A few weeks back, Defense Tech took a look at the Air Force's emerging plans for fighting in space. Well, "Arms Control Wonk" Jeffrey Lewis has uncovered what looks like a Pentagon wish list for orbital combat. At the top of the list: a slew of itty-bitty satellites. Their mission: "Destruction of Enemy Spacecraft," the Defense Department briefing says.These killers would be loaded, ten at a time, into a reusable military orbiter. Once a target had been hunted down, these "Microsat Kinetic Kill Payloads" (MKKPs) would intercept an enemy satellite -- the briefing calls it a "hyper-velocity 'tail chase.'" Then they would inspect the damage, after the MKKPs had done their worse.The MKKP is part of a larger Pentagon project called the Experimental Satellite Series (XSS), Lewis explains.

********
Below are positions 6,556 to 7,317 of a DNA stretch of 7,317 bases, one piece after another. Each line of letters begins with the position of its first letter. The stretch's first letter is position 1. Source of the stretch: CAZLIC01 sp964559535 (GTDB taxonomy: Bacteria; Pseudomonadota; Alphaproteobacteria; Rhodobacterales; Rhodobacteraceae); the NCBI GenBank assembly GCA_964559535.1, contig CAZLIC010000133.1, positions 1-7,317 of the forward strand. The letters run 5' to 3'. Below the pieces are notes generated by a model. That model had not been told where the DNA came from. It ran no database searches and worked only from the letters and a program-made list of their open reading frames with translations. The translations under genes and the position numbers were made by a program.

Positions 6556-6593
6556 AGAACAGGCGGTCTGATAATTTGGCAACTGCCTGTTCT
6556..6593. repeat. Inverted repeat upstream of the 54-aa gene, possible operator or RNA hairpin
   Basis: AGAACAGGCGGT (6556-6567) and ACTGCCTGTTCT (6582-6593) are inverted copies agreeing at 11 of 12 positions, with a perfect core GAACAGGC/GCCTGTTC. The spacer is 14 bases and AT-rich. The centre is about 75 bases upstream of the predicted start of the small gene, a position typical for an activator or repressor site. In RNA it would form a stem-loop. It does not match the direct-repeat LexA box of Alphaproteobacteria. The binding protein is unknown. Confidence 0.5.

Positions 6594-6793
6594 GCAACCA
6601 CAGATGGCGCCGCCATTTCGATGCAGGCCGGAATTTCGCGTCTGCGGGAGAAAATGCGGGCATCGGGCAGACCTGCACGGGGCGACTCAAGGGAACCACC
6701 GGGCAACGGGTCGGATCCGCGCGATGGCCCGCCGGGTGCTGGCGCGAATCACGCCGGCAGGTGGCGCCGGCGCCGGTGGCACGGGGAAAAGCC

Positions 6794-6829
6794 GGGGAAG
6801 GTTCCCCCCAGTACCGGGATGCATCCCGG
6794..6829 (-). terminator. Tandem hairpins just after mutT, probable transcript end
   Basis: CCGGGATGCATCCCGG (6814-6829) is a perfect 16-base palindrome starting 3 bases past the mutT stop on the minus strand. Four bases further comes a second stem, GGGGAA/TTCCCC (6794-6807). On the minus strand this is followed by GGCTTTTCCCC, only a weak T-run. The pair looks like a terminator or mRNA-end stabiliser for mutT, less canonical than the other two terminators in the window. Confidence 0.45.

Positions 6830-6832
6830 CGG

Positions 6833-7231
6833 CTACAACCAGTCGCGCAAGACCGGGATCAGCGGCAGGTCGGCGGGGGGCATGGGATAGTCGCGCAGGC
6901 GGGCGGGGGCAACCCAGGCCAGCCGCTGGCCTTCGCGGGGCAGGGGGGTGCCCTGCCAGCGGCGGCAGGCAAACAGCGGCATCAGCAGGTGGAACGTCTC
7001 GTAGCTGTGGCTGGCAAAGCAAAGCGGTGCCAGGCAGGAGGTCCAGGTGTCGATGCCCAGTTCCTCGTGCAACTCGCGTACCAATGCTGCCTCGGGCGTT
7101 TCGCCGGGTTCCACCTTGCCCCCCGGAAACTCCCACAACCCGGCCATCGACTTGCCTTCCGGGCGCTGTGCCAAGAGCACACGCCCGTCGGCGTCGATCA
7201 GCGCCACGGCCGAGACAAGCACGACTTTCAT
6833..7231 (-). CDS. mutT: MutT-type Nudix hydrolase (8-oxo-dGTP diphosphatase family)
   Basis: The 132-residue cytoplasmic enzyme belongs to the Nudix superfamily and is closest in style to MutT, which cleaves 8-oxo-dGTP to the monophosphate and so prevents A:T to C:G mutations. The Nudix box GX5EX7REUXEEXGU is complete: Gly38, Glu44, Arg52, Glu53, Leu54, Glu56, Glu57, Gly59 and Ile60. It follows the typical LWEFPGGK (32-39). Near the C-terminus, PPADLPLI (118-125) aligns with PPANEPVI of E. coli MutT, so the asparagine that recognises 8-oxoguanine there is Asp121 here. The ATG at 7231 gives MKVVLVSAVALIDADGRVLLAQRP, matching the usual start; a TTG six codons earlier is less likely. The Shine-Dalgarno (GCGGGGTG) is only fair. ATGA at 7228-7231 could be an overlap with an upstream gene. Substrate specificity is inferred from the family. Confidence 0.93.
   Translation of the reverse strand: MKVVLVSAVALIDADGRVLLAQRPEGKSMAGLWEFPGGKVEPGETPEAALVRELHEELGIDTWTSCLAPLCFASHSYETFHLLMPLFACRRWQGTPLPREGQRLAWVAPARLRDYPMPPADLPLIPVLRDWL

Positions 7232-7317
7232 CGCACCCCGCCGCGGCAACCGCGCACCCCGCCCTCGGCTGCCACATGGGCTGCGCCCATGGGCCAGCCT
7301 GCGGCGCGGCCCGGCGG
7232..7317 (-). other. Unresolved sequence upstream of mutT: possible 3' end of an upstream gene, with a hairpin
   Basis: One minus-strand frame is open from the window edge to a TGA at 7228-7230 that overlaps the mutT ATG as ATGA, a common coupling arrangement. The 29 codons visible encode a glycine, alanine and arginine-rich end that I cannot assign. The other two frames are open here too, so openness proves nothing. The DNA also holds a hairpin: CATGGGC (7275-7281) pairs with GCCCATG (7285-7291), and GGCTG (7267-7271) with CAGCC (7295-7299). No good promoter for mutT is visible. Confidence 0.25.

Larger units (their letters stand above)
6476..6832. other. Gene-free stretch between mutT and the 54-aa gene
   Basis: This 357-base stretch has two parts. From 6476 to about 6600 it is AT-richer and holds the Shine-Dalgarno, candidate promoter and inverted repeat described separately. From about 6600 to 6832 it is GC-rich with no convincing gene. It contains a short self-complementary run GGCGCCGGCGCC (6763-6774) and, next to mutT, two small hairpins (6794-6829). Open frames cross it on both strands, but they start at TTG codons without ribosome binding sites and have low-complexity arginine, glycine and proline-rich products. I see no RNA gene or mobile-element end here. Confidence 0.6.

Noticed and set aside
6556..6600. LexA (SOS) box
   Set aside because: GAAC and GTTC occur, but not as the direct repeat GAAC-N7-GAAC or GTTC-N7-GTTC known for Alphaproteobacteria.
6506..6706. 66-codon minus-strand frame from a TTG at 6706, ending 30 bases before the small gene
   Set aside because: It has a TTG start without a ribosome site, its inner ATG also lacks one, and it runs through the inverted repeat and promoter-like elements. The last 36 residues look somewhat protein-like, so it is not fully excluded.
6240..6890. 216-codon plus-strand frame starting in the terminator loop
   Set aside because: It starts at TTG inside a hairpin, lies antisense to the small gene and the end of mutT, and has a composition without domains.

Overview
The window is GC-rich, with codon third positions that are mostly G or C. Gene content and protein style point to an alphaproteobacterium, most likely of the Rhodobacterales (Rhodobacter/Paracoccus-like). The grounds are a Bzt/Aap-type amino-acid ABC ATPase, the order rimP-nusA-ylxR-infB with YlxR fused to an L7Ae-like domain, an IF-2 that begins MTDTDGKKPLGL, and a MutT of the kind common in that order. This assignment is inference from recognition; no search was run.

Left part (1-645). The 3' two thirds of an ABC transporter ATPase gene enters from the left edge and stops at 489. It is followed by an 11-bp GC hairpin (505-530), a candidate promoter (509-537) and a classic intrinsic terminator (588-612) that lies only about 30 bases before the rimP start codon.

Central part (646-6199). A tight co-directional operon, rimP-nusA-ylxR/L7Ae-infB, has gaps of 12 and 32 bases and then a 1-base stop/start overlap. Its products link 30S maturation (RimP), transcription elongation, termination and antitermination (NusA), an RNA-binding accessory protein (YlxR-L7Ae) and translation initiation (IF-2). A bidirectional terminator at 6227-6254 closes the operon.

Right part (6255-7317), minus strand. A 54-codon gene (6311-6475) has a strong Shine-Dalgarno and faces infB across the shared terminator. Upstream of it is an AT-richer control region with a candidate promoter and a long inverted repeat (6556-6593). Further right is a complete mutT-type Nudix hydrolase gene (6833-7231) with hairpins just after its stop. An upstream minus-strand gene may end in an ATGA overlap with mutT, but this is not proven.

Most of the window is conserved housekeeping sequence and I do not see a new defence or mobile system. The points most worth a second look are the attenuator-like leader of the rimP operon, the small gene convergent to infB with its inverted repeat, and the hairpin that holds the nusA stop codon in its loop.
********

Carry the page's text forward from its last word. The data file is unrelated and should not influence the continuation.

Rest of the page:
Launched Jan. 29 , the 28-kilogram XSS-10 successfully demonstrated its ability to move closely around another object to take images. The contract to build its successor, XSS-11, and its more specific sensor payload already has been awarded.Taking pictures is not much of a threat, but the Air Force sees these satellites as more than just shutterbugs. The "single strongest recommendation" of the Air Force's 1999 Microsatellite Technology and Requirements Study was "the deployment, as rapidly as possible, of XSS-10-based satellites to intercept, image and, if needed, take action against a target satellite," according to an unclassified summary published in 2000.Other XSS projects, according to the Pentagon briefing, include a "blocker" microsat, which uses a "circular, gimbaled, opaque fan" to stop up enemy communications in space, as well as a satellite "jammer."But my favorite has to be the "grabber" microsat -- a machine straight out of James Bond, with a mechanical arm, meant for "docking with and reorientation of enemy spacecraft." With this "grapple feature," the mini-ship will "attach itself to [an] enemy satellite, [and] benignly cause disorientation."THERE'S MORE: Via Geek Press, here's Air Force Space Command's Trek-like new badge.